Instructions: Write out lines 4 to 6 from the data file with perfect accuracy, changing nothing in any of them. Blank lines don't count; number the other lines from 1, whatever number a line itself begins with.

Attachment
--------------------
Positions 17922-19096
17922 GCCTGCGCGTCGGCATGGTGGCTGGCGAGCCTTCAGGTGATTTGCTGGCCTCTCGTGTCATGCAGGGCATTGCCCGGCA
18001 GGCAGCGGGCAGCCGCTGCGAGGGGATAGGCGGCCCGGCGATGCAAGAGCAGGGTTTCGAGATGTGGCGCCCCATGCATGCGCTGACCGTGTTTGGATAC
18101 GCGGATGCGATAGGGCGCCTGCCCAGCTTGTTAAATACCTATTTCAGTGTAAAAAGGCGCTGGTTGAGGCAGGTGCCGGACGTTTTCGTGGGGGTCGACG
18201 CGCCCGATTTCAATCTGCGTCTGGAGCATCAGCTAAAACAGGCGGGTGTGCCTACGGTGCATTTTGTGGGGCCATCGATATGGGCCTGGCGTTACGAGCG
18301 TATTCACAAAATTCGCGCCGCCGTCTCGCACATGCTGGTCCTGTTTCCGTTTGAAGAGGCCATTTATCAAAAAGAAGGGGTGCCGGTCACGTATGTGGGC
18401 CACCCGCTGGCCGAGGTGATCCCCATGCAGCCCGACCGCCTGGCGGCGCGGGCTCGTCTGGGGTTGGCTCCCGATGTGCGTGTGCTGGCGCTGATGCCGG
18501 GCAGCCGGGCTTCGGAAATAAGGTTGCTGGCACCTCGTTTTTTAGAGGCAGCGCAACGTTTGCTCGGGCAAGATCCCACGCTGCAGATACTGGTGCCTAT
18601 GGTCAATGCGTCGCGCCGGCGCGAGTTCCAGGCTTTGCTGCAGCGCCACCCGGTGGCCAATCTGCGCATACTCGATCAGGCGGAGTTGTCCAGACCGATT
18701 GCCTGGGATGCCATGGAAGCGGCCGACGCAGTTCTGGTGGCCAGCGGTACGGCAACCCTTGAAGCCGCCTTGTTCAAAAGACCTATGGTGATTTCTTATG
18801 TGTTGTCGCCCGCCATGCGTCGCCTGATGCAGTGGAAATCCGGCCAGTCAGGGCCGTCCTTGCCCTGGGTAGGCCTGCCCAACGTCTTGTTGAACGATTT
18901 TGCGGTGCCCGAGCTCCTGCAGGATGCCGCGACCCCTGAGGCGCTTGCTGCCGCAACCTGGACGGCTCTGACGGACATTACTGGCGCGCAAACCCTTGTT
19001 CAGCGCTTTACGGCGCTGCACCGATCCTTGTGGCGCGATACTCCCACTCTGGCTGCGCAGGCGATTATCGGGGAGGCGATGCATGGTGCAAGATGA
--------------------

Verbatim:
18101 GCGGATGCGATAGGGCGCCTGCCCAGCTTGTTAAATACCTATTTCAGTGTAAAAAGGCGCTGGTTGAGGCAGGTGCCGGACGTTTTCGTGGGGGTCGACG
18201 CGCCCGATTTCAATCTGCGTCTGGAGCATCAGCTAAAACAGGCGGGTGTGCCTACGGTGCATTTTGTGGGGCCATCGATATGGGCCTGGCGTTACGAGCG
18301 TATTCACAAAATTCGCGCCGCCGTCTCGCACATGCTGGTCCTGTTTCCGTTTGAAGAGGCCATTTATCAAAAAGAAGGGGTGCCGGTCACGTATGTGGGC